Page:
¶14 Here, there is no evidence of the egregious publicity which so pervaded the Sheppard, Estes and Irvin trials. We refuse to apply the presumption that a due process violation occurred in this case. Although three jurors had generally heard something about the case before trial, a qualified juror need not be totally ignorant of the facts and issues involved. Walker, supra at 278. It is enough that the jurors can set aside their impressions or opinions and render a verdict based on the evidence presented in court. Murphy, supra 421 U.S. at 800, 95 S. Ct. at 2036. Applying the totality of the circumstances test, we find the appellant was not deprived of a fair trial, and the appellant has not shown that he was prejudiced by the prosecutor's extrajudicial statements, the pretrial publicity, or the jury selection process. In light of the strong evidence of guilt, we cannot say that the prosecutor's conduct was so prejudicial as to undermine confidence in the jury's verdict. Therefore, the appellant's conviction is affirmed. Although this writer believes that the improper conduct of the prosecutor may have influenced the sentence imposed so as to warrant a modification, a majority of this Court holds otherwise.

¶15 For his second assignment of error, the appellant asserts that the trial court's denial of his request that the jury be sequestered overnight to protect them from exposure to media reports deprived him of a fair trial. The decision whether to invoke the rule of sequestration rests in the sound discretion of the trial court and is not an absolute right of the defendant. Matricia v. State, 726 P.2d 900, 903 (Okl.Cr. 1986); Collums v. State, 695 P.2d 872, 875 (Okl.Cr. 1985); Tomlinson v. State, 554 P.2d 798, 802 (Okl.Cr. 1976). An abuse of discretion will only be found where the appellant shows, by clear and convincing evidence, that (1) the jurors were specifically exposed to media reports which (2) were prejudicial [742 P.2d 1142] to the appellant. Collums, supra at 875; Tomlinson, supra at 804. The appellant offers no evidence, much less clear and convincing evidence, that the jurors were exposed to media reports during trial, nor does the record reflect that the appellant was prejudiced by the failure to sequester the jury. This assignment of error is without merit.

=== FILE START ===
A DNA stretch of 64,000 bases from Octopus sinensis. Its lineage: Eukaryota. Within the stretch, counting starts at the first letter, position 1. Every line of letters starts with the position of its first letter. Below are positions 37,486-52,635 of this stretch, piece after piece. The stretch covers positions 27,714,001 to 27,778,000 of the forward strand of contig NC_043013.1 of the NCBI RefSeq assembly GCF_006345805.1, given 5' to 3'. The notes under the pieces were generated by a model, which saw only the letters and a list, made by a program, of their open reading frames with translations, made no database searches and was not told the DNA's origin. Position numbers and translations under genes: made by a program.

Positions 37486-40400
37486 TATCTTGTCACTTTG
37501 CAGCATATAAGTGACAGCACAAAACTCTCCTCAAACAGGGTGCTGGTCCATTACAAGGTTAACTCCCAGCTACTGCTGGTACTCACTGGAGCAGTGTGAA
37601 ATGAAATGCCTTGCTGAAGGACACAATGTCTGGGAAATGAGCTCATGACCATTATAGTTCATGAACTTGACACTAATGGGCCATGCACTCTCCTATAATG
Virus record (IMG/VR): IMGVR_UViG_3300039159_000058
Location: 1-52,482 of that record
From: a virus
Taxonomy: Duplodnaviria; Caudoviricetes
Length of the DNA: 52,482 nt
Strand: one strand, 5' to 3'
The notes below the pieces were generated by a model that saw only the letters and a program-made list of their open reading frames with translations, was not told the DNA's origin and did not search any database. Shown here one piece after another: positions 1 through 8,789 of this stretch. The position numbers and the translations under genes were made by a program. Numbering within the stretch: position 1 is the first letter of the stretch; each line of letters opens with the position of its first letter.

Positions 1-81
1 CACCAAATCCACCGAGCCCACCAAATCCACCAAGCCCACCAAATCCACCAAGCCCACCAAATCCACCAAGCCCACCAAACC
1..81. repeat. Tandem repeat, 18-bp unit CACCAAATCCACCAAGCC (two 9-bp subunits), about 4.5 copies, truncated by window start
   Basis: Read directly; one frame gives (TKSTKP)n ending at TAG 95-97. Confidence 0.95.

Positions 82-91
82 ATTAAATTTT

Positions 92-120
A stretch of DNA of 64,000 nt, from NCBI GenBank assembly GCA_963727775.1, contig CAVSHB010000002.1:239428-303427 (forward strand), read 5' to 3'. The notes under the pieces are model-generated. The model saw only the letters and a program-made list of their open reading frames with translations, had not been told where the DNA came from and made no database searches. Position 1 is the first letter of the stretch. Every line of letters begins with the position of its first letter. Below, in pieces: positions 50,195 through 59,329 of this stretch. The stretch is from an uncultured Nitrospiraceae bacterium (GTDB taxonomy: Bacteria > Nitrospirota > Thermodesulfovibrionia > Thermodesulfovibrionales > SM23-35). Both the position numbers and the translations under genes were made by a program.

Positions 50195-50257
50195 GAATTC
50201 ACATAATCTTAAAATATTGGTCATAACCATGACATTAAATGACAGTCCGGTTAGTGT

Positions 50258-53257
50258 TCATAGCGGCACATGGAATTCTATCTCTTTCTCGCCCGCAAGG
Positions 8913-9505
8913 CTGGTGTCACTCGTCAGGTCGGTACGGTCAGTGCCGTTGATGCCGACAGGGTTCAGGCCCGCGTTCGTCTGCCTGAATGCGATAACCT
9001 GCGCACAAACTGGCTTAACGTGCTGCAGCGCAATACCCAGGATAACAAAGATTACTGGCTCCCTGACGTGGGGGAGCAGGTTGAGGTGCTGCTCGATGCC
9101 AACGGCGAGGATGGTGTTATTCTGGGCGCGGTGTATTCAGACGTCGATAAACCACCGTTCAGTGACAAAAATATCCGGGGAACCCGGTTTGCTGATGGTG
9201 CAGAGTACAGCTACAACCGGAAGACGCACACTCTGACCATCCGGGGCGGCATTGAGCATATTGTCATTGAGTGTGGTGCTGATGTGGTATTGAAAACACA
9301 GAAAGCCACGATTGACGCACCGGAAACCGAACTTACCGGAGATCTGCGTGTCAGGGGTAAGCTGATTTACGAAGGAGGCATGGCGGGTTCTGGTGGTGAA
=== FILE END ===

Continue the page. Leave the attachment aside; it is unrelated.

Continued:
¶16 For his final assignment of error, the appellant argues he was deprived of a fair trial because of improper closing arguments by the prosecutor. We observe initially that the appellant failed to object at trial to the closing arguments he now claims are error. Failure to object constitutes a waiver of error unless it is fundamental. Tobler v. State, 688 P.2d 350, 353 (Okl.Cr. 1984); Tucker v. State, 675 P.2d 459, 461 (Okl.Cr. 1984). In reviewing both the appellant's closing argument and the prosecutor's comments explaining the statements made by the appellant in closing, we find the appellant invited the prosecutor's response. Having invited the response, the appellant cannot now complain because the prosecutor rose to the bait. Penn v. State, 684 P.2d 562, 564 (Okl.Cr. 1984). This assignment of error is without merit.

¶17 Finally, with regard to the misconduct of District Attorney Don Sullivan in releasing an extrajudicial statement to the press in violation of DR 7-107(B)(3), the clerk of this Court is directed to forward a copy of this opinion to the General Counsel of the Oklahoma Bar Association for such investigation and action as may be deemed appropriate.

¶18 Finding no merit to the appellant's assignments of error, the judgment of the District Court should be, and hereby is, AFFIRMED.

BRETT, P.J., and BUSSEY, J., concur.